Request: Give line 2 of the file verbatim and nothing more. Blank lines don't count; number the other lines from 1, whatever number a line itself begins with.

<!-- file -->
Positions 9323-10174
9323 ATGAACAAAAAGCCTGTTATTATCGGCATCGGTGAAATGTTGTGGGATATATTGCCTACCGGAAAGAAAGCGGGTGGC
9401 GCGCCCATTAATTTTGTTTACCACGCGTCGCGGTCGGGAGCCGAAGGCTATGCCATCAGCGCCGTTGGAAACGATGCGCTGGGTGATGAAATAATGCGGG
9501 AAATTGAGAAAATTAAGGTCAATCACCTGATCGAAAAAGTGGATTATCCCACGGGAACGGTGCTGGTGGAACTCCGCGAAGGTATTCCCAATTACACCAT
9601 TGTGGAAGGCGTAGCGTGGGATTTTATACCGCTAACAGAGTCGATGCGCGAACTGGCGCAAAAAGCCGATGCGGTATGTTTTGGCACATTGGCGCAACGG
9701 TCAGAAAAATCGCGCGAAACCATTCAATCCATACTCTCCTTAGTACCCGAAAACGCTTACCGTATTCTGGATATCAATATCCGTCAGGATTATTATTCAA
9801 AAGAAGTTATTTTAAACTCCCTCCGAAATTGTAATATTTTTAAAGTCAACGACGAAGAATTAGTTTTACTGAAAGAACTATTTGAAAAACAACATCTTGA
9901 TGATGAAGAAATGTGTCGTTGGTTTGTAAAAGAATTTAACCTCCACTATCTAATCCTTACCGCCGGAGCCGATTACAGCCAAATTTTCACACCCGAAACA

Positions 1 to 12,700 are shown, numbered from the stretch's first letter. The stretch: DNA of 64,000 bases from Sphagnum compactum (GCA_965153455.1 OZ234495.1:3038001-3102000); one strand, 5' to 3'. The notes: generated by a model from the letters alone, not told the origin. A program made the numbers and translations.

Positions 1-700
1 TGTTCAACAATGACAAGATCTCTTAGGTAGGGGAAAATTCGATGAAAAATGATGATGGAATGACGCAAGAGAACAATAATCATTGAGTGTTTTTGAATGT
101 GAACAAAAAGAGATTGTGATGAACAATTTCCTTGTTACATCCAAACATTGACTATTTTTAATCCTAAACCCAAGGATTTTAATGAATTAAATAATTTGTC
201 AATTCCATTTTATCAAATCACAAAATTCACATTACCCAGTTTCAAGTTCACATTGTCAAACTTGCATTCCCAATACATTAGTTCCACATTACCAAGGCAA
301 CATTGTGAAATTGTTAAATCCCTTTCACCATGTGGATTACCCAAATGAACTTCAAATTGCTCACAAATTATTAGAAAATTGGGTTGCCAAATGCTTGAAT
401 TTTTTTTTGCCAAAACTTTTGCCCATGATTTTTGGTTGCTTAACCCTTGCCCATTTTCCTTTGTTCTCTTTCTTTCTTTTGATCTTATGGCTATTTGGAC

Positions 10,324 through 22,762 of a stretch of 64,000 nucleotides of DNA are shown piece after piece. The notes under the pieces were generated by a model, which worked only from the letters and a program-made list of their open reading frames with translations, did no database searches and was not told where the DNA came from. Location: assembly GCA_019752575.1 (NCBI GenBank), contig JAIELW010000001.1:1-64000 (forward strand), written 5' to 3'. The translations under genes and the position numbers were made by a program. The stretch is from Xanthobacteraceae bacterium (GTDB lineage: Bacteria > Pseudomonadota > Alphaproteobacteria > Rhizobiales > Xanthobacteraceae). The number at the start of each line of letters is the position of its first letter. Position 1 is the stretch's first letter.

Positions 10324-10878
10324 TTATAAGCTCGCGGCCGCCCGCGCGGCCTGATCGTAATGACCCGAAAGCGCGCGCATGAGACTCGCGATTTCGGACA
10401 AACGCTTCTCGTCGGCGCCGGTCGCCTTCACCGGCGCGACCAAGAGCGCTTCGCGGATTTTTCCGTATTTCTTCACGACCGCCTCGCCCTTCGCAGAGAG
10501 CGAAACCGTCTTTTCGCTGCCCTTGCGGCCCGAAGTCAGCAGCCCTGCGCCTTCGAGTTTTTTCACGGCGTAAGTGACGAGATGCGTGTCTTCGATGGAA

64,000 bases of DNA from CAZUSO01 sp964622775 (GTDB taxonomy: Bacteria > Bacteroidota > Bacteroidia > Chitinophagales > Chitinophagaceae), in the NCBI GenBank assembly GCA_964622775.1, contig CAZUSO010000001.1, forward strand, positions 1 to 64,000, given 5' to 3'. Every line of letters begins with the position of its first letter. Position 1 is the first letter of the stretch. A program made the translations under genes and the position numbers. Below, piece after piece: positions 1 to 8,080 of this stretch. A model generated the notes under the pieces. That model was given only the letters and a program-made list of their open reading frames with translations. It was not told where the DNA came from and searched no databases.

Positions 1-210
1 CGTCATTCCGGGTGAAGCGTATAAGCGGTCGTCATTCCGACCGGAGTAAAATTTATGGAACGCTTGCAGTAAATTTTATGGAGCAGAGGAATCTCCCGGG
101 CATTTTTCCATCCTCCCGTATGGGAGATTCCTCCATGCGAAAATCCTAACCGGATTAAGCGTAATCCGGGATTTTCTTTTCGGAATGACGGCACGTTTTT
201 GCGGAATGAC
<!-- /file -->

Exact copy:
9323 ATGAACAAAAAGCCTGTTATTATCGGCATCGGTGAAATGTTGTGGGATATATTGCCTACCGGAAAGAAAGCGGGTGGC